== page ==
The spatio-temporal effects of spectator events on crime

Date created: 
Environmental criminology
Routine activity theory, crime pattern theory, rational choice theory
Crime Attractors
Crime Generators
Spectator Events

People’s movements across time and space affect crime opportunities, and in turn, are influenced by the physical environment. Facilities such as bars, shopping malls, schools, and entertainment districts for example affect routine activities and the criminal event. Such places act as crime attractors or generators. Attractors possess crime opportunities, pulling intending criminals who act on these opportunities, while generators do not necessarily draw intending criminals, but possess many opportunities resulting in crime problems. Spectator events such as hockey games draw large numbers of people and may function as crime attractors and/or generators and such impacts on crime patterns have been largely unexplored. This analysis examines the home arena of a local National Hockey League club as a possible attractor/generator. As a spectator event, this venue draws many people into Vancouver’s downtown core on game nights, changing crime opportunities and the spatio-temporal distribution of crime in the downtown.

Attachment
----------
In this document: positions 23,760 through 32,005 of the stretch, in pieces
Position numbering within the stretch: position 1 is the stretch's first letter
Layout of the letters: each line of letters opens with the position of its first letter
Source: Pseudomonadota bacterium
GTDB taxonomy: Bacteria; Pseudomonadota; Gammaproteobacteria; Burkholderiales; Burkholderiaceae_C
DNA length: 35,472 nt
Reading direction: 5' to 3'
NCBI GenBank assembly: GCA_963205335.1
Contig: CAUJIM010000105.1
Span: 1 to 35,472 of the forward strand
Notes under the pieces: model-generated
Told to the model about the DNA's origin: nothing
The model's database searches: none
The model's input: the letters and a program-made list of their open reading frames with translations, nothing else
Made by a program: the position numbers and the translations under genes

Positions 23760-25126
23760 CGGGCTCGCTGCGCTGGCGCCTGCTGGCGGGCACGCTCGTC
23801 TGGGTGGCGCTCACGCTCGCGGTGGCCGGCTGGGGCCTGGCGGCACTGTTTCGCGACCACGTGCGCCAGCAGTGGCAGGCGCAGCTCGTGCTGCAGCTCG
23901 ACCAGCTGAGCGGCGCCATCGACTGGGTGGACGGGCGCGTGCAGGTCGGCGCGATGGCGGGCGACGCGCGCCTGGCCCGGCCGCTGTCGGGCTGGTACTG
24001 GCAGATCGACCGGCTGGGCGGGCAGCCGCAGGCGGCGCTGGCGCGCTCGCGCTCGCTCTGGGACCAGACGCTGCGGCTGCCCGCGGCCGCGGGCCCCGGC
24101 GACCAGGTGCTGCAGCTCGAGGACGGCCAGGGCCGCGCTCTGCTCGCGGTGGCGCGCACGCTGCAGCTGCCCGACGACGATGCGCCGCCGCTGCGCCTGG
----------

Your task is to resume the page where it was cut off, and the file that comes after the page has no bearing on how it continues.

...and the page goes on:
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School of Criminology - Simon Fraser University
Thesis type: 
Thesis (M.A.)